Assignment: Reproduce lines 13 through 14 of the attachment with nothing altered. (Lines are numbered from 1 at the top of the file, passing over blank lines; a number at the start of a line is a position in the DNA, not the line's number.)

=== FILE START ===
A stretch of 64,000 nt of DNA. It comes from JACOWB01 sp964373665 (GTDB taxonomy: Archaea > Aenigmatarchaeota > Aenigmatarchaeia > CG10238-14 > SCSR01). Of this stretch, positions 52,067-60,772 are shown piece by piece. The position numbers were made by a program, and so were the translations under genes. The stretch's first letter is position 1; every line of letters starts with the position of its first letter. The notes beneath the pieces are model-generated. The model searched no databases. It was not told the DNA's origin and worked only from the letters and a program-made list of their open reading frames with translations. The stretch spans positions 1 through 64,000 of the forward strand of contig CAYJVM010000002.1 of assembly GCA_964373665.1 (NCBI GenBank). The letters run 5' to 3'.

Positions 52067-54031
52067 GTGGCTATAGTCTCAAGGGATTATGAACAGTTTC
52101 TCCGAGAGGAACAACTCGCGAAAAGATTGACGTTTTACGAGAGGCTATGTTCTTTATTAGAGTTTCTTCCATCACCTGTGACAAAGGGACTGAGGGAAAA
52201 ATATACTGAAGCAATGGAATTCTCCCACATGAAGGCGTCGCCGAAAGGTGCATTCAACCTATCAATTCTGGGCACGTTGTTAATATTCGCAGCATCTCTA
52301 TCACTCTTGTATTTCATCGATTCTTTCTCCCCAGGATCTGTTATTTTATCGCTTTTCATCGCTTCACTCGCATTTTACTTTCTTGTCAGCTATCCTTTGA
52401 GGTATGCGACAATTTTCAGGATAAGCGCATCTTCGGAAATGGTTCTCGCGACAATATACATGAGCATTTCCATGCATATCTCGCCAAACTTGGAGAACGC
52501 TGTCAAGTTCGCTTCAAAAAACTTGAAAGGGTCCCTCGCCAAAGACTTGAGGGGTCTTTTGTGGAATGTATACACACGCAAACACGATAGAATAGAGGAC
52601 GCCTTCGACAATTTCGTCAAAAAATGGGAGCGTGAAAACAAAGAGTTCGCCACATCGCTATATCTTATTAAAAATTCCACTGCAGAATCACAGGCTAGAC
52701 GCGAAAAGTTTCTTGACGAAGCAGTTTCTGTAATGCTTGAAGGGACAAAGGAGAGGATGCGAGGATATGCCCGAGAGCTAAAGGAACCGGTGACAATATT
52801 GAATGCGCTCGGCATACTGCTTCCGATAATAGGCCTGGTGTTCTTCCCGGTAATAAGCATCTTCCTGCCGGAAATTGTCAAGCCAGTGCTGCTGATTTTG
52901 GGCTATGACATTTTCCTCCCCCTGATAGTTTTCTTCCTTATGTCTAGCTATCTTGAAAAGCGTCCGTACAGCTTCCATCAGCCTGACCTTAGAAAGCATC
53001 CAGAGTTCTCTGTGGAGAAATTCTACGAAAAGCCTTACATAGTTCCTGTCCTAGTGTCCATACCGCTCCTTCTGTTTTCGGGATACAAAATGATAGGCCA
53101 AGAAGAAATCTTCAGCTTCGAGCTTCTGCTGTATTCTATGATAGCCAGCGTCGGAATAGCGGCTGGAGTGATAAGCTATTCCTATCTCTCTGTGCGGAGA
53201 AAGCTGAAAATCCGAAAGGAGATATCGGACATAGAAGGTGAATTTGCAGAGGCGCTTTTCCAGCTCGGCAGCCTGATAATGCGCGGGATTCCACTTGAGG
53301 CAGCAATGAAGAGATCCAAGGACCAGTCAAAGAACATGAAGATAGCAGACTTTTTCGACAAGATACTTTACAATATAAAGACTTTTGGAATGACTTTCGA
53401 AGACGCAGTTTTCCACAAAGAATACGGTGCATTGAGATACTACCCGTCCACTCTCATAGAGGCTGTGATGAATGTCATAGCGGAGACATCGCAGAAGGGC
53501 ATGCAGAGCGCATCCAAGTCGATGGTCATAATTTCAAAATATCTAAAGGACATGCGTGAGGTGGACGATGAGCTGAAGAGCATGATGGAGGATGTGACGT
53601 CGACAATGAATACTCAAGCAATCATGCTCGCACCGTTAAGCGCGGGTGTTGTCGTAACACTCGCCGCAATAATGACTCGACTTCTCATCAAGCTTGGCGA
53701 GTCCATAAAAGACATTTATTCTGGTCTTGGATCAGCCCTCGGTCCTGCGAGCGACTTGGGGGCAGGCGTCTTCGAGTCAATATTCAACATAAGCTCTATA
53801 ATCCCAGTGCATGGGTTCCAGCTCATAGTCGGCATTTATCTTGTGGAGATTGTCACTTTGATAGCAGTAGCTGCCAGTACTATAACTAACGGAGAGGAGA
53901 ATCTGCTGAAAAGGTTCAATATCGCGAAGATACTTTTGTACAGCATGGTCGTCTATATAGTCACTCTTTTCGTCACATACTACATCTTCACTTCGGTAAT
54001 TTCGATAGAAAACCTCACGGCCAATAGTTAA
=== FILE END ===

53001 CAGAGTTCTCTGTGGAGAAATTCTACGAAAAGCCTTACATAGTTCCTGTCCTAGTGTCCATACCGCTCCTTCTGTTTTCGGGATACAAAATGATAGGCCA
53101 AGAAGAAATCTTCAGCTTCGAGCTTCTGCTGTATTCTATGATAGCCAGCGTCGGAATAGCGGCTGGAGTGATAAGCTATTCCTATCTCTCTGTGCGGAGA